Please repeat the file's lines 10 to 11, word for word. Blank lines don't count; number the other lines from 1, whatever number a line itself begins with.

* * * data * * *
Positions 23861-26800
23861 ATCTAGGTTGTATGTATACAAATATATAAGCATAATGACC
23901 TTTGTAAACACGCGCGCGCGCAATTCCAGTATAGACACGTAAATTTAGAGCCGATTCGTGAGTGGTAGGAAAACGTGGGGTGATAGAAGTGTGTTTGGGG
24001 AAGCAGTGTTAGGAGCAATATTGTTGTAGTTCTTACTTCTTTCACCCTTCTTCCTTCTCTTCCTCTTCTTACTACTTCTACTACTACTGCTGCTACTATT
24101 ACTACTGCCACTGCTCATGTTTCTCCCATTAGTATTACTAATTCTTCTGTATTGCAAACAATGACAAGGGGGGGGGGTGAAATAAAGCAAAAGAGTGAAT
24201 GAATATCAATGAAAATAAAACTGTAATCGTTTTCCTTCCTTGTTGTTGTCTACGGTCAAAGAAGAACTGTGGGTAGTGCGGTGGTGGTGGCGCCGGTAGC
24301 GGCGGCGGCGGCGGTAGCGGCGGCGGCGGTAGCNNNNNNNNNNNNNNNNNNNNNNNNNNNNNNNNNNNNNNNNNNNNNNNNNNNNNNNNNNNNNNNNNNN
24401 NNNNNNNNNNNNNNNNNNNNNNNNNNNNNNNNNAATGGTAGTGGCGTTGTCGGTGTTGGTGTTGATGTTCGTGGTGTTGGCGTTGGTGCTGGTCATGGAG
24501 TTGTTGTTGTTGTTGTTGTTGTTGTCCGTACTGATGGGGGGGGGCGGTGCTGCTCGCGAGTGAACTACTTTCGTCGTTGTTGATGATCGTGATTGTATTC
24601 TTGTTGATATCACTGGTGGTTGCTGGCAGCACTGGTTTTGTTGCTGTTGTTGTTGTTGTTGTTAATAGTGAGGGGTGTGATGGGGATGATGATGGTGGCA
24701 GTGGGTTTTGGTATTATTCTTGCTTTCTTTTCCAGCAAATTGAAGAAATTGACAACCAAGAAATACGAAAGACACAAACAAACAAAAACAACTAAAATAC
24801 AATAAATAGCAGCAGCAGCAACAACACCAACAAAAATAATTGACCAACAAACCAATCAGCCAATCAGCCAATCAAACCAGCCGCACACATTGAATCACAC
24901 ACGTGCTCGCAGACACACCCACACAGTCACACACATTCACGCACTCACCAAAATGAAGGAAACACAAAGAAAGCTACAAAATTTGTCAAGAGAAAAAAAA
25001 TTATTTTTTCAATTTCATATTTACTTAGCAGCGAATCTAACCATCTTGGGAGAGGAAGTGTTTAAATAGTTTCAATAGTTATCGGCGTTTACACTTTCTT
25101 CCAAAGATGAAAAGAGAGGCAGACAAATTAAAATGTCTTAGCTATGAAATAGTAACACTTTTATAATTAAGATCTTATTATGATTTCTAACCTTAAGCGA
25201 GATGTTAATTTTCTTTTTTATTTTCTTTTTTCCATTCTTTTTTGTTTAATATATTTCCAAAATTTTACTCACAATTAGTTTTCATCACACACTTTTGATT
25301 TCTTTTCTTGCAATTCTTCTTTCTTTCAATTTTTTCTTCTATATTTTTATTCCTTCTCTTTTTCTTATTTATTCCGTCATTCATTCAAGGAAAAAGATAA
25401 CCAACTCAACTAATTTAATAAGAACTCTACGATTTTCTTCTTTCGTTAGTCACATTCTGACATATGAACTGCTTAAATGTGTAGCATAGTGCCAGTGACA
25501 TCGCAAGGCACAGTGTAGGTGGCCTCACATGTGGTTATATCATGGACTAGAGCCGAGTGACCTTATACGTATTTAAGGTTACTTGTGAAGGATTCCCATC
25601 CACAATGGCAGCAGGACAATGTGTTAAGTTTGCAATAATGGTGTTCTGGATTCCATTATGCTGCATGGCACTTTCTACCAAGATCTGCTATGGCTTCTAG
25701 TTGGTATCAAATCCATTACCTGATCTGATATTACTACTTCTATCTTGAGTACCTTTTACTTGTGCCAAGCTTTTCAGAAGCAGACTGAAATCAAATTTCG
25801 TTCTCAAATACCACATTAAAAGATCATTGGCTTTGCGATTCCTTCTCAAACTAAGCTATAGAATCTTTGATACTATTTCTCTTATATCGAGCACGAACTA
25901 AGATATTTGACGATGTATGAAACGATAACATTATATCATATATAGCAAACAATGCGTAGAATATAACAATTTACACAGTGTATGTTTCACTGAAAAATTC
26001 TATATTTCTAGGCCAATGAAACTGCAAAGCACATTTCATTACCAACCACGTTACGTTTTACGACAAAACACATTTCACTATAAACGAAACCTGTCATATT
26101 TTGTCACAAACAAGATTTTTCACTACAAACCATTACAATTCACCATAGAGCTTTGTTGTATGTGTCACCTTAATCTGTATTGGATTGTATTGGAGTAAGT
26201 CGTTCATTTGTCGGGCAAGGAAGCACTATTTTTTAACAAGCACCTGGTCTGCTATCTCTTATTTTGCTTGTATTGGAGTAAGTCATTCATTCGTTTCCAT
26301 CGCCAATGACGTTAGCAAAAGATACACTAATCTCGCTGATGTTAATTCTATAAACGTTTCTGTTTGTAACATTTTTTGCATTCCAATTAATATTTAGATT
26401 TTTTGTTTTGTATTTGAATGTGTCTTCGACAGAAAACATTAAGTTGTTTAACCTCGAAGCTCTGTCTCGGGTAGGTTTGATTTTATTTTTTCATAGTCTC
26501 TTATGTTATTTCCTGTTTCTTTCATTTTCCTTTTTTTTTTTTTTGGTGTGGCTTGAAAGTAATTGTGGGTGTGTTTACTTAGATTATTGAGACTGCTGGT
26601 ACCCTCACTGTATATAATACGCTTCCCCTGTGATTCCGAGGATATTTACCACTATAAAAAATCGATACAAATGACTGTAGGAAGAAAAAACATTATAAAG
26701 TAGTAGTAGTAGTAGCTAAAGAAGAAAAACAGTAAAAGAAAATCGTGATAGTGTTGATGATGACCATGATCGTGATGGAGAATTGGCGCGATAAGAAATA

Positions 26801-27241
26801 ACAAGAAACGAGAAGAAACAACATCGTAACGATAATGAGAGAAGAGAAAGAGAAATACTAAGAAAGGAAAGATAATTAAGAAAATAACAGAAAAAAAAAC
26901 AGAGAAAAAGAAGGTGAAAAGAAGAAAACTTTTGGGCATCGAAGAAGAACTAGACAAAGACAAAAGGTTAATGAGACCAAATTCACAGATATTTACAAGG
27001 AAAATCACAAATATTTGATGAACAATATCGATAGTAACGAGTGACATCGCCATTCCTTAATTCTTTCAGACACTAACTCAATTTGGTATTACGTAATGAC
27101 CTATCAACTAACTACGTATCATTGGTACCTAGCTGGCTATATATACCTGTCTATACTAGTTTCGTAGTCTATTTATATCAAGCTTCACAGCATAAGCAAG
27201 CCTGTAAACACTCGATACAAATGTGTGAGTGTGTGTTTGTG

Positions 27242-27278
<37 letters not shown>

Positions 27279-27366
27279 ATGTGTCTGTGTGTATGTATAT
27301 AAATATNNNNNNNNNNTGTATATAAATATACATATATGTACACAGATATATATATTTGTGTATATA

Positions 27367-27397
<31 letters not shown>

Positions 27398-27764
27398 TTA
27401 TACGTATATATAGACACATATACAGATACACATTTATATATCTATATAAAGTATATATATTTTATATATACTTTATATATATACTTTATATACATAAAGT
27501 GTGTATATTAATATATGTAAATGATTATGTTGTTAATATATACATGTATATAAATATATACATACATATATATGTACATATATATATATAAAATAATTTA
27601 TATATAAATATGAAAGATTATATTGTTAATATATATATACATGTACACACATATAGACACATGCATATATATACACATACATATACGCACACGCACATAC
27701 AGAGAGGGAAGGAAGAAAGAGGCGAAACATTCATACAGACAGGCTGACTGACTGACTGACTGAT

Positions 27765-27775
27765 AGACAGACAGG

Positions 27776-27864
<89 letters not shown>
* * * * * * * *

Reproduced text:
24601 TTGTTGATATCACTGGTGGTTGCTGGCAGCACTGGTTTTGTTGCTGTTGTTGTTGTTGTTGTTAATAGTGAGGGGTGTGATGGGGATGATGATGGTGGCA
24701 GTGGGTTTTGGTATTATTCTTGCTTTCTTTTCCAGCAAATTGAAGAAATTGACAACCAAGAAATACGAAAGACACAAACAAACAAAAACAACTAAAATAC